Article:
If you need to talk Childline are always there to help.

Advice is also on their website, click on the logo.

Remember:

  • nobody has the right to bully you 
  • bullying could be done by friends, family, people at school and strangers – but it’s never ok
  • it can happen in different places – like at school, home or online
  • there are ways to get it stopped and ways to feel better about yourself.

Bullying is behaviour that hurts someone else – such as name calling, hitting, pushing, spreading rumours, threatening or undermining someone.

The NSPCC states that it can happen anywhere – at school, at home or online. It’s usually repeated over a long period of time and can hurt a child both physically and emotionally.

Bullying that happens online, using social networks, games and mobile phones, is often called cyberbullying. (see our E-Safety page) A child can feel like there’s no escape because it can happen wherever they are, at any time of day or night.

Bullying includes:

  • verbal abuse, such as name calling and gossiping
  • non-verbal abuse, such as hand signs or text messages
  • emotional abuse, such as threatening, intimidating or humiliating someone
  • exclusion, such as ignoring or isolating someone
  • undermining, by constant criticism or spreading rumours
  • controlling or manipulating someone
  • racial, sexual or homophobic bullying
  • physical assaults, such as hitting and pushing
  • making silent, hoax or abusive calls
  • online or cyberbullying.

Kidscape’s top tips for tackling bullying

Top tips for children being bullied

  1. Report it. Unless you report bullying to an adult, it’s very unlikely that it will stop. Talk to someone you trust about what has been happening. This could be a parent, a family friend or a teacher.
  2. Protect yourself online. If you have been experiencing cyber bullying, as well as telling a trusted adult, you should also report abusive messages or phone calls to website administrators and/or service providers.
    It’s also important to use privacy settings on social media, and to block bullies from being able to contact you. You should not respond to bullying remarks, as this will only make the situation worse.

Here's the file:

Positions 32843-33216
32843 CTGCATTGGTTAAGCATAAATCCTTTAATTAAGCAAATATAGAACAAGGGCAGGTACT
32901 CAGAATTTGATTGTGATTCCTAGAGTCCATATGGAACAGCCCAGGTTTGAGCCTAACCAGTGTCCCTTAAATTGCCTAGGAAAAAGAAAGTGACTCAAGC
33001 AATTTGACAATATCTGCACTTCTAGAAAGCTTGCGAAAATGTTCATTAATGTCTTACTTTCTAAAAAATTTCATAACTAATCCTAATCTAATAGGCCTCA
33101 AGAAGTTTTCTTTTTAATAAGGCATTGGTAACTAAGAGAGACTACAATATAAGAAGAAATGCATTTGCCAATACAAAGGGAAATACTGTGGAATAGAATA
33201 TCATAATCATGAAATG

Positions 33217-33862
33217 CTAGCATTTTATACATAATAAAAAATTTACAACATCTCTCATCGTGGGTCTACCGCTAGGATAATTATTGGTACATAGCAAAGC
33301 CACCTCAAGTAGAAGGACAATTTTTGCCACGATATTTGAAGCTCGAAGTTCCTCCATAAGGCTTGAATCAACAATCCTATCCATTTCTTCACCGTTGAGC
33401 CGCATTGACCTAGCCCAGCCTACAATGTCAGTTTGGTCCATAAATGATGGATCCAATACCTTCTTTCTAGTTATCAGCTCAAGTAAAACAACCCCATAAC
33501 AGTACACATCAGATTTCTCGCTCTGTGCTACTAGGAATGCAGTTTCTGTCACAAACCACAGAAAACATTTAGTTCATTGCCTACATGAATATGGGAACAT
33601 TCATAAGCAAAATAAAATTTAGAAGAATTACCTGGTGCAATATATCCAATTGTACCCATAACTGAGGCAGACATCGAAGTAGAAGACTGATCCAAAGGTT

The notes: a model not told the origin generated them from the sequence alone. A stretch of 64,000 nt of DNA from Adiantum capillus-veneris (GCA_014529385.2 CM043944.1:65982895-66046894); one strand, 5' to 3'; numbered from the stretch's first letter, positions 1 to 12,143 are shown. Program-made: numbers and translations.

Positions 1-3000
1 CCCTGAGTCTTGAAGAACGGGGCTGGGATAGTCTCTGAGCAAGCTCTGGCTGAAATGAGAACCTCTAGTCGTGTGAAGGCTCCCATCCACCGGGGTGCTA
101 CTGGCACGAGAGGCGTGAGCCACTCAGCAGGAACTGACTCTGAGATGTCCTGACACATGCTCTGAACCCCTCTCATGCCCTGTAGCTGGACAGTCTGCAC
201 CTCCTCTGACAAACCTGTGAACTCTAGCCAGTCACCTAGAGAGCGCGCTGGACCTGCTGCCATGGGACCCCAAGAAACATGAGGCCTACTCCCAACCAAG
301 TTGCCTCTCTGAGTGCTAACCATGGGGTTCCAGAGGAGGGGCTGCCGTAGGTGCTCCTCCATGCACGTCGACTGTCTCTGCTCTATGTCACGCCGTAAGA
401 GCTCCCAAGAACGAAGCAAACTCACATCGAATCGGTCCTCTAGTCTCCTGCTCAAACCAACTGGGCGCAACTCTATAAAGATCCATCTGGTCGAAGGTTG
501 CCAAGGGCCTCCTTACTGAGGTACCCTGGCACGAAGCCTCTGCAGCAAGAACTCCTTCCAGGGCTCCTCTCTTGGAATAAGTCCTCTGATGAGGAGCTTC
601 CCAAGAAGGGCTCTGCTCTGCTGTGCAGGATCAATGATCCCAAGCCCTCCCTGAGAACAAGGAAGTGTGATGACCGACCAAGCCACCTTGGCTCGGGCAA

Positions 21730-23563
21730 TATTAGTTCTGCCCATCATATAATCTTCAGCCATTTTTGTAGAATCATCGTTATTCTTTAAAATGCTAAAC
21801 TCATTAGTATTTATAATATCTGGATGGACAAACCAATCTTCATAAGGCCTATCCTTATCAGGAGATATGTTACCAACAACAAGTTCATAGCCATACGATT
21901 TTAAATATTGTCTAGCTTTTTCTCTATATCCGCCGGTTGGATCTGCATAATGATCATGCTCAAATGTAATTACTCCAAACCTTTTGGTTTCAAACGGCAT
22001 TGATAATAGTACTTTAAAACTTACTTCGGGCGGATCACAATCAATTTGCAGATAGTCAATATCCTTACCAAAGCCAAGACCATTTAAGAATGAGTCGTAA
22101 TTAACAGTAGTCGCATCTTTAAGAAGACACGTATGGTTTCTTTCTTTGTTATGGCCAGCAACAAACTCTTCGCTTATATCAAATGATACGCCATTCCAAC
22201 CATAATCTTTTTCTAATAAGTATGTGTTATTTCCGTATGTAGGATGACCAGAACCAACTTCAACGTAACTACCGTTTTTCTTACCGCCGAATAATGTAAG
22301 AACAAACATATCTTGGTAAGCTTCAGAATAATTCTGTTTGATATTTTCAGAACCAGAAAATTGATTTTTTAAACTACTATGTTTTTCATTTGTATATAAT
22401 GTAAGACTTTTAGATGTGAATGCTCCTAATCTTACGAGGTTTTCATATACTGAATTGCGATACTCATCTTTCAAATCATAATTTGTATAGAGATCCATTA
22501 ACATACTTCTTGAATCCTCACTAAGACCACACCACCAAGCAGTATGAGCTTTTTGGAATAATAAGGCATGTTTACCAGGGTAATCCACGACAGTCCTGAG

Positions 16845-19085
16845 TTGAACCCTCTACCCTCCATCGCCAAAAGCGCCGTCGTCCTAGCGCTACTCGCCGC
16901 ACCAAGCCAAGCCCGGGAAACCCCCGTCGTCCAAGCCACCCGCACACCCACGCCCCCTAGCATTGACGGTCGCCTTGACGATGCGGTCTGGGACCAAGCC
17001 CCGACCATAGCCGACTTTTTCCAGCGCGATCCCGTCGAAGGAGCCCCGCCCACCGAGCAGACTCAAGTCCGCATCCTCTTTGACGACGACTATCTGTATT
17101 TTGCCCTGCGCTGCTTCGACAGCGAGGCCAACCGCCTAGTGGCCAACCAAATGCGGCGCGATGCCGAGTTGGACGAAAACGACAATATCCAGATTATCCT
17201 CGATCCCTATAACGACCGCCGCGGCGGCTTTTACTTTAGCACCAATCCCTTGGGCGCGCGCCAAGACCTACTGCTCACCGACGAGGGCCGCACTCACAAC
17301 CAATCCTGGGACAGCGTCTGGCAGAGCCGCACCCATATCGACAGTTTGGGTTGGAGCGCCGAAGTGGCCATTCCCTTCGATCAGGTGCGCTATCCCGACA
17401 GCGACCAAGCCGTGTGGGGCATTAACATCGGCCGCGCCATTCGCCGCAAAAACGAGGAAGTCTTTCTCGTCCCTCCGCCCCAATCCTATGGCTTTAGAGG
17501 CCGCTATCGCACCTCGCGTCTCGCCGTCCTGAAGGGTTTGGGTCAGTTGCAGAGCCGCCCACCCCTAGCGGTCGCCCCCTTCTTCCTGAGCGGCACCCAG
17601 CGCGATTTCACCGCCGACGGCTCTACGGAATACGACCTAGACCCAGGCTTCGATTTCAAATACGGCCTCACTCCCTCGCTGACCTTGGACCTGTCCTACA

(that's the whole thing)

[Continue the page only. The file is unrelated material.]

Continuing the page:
3. Remember that you are not to blame. Bullies will often target others based on ‘difference’, which can sometimes make their targets feel like they are the ones to blame. But you are not.  Bullies will use any difference, even tiny ones, as an excuse. Never try to change for a bully, as they will often just find something else to pick on.
  4. Build up your confidence. Bullies will often pick on people who they think won’t stand up for themselves, as it means they can get away with it.
    Learning how to say ‘no’ and hold assertive body language with confidence is a really effective way to tackle bullying. Visit the Kidscape website for practical examples of how you can do this. 
  5. Choose friends wisely. Bullying can be very subtle, and can even come from the people who are meant to be your friends. This type of bullying can be hard to spot, as it often happens little by little over a long period of time. Good friends support you, make you feel good about yourself and encourage you to behave in positive waysIf you think your friends don’t have your best interest at heart, you may wish to consider making new ones. 

For more information about how to protect yourself from bullying and cyber bullying, make new friends and build confidence, visit: www.kidscape.org.uk/advice

Parents

  1. Find a quiet time when you won’t be interrupted to talk to your child about bullying. Be patient, calm and understanding, and do not make assumptions or interrupt. Put your feelings aside and really listen to what your child is telling you so you can fully understand the situation.
  2. Give reassurance. Make it clear that the bullying is not their fault and praise them for being brave enough to confide in you. Assure them that now you know what is happening, the issues can be resolved. 
  3. Report to the school. Schedule a meeting with the school immediately. For primary schools this is likely to be with your child's classroom teacher, and for secondary schools, the head of year. Give specific examples of bullying incidents and how your child has been affected. Keep a log of incidents to facilitate this. Ensure a course of action is agreed upon regarding how the school will work to resolve the situation.
  4. Stay informed.  Continue having open conversations with your child about their experiences with bullying, and report each incident to the school. If you are unhappy with how your child’s bullying is being dealt with, schedule a meeting with the school’s head teacher. If appropriate action is still not taken, it is within your rights to make a complaint to the school governors.
  5. Build confidence. Bullies often 'test' potential targets to see how they respond, and while the target is never to blame, those who appear the most vulnerable usually continue to be bullied. It is for this reason that alongside reporting incidents to the school, building your child’s confidence and self-esteem can be one of the most effective ways to help them.

For more information about bullying, supporting your child and working effectively with the school, please visit the parental advice section on the Kidscape website: www.kidscape.org.uk/advice

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